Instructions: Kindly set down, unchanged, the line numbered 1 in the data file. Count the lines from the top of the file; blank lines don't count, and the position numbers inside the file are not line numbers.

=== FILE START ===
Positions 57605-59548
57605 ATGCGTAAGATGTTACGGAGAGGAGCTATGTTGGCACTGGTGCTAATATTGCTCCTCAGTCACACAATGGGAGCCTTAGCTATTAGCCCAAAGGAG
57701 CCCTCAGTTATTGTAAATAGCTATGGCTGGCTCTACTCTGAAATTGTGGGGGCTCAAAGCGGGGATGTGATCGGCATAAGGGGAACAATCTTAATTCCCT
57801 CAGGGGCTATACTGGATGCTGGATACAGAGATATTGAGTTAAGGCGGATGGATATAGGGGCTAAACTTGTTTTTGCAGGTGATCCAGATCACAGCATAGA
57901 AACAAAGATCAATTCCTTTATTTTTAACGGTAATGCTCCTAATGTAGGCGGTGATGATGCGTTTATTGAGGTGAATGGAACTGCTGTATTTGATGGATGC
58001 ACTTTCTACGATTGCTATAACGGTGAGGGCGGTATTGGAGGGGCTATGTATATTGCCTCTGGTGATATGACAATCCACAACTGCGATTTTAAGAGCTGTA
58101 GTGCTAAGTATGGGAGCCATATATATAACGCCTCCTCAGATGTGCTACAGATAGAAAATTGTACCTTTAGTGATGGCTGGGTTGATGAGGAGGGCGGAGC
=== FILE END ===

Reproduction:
Positions 57605-59548